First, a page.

The Tractatus may well be the most difficult philosophical book written in this century. '1\o conspired to produce this result : The in it are very hard to explain-we are told ; and Wittgenstein was singularly uninterested in or incapable of explaining his views to others . Almost everything he wrote was in the of a diary, a record of his thoughts ; a conversation with himself or with God-hence, he did not feel the need to meet a potential interlocutor even halfway. (Coffa 1991,142)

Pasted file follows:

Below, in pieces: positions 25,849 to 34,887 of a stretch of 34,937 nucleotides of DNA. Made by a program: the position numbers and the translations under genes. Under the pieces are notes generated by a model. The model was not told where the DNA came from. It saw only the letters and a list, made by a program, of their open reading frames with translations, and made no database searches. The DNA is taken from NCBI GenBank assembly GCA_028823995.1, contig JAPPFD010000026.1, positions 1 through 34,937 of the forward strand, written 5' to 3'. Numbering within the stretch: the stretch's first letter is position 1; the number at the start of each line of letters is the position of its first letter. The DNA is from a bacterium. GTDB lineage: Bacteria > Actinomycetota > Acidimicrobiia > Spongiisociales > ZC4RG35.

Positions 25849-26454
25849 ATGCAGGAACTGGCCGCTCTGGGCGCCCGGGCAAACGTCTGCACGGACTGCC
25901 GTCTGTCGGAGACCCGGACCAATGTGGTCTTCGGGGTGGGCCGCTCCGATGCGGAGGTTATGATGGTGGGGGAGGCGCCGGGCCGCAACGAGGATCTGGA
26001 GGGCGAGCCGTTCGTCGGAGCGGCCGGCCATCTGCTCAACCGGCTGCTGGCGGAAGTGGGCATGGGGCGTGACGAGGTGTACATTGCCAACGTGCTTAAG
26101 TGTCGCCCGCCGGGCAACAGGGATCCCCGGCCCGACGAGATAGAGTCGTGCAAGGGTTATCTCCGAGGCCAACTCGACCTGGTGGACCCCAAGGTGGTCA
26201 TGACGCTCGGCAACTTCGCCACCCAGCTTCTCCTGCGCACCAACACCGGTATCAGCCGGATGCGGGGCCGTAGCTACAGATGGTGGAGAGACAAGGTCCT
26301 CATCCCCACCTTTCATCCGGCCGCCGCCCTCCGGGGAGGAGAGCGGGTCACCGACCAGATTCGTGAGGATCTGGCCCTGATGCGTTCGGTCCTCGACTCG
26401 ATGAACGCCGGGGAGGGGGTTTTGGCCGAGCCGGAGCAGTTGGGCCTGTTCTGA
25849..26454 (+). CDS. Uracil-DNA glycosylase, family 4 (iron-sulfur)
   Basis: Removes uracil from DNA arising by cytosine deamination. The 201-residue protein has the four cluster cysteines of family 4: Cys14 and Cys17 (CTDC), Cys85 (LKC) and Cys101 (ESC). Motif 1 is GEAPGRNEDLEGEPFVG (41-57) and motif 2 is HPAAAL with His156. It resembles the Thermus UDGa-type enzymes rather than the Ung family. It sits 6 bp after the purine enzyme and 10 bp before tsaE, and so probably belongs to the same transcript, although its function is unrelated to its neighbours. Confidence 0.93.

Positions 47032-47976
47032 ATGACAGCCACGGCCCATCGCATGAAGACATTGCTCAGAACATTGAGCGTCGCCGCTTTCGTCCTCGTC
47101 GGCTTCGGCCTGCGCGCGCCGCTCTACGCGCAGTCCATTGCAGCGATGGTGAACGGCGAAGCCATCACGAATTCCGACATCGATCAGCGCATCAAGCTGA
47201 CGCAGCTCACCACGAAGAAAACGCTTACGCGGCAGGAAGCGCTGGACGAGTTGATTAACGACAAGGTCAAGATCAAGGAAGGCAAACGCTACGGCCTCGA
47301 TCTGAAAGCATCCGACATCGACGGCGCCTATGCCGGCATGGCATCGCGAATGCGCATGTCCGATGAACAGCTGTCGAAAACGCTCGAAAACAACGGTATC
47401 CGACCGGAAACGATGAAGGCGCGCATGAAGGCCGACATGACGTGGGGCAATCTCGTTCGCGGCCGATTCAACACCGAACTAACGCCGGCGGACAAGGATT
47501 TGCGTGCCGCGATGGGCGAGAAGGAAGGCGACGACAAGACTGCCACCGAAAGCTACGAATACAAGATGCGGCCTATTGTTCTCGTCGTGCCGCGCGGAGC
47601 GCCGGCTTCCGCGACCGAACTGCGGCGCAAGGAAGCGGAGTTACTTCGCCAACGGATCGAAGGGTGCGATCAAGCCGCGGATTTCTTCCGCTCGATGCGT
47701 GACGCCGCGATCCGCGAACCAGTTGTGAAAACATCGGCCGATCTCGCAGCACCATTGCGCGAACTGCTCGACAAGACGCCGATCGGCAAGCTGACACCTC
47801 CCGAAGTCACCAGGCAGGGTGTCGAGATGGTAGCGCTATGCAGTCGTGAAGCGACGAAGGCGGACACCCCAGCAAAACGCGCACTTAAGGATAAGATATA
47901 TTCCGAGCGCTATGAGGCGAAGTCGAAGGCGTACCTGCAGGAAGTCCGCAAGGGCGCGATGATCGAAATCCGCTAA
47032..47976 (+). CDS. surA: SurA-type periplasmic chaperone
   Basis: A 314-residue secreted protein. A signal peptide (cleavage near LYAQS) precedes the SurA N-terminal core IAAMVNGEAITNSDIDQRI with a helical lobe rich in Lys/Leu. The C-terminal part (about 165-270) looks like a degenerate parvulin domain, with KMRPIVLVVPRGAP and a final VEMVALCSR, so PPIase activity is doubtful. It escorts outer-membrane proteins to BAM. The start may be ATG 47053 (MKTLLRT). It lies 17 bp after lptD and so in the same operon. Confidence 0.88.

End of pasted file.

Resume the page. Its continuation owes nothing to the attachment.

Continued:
Despite the legendary difficulty of Wittgenstein's Tractatus Logico-Philosophicus, it has attracted an extraordinary variety of interpretations in the eighty years since its publication. Among the leading alternatives are readings that make , , , , , , or central ; construals of the text as realist, idealist, solipsist, phenomenalist, physiralist, or neutral monist; and those that identify Kant, Schopenhauer, Kierkegaard, Frege, Russell, or Carnap as providing the correct approach with which to understand the book . Moreover, the list barely begins to indicate the variety of conflicting approaches that have been seriously canvassed. Far from deterring interpreters, the text's extreme brevity and difficulty and the lack of a single authoritative have made it easier for every kind of reader to make his or her philosophical projects the key to under- standing the book .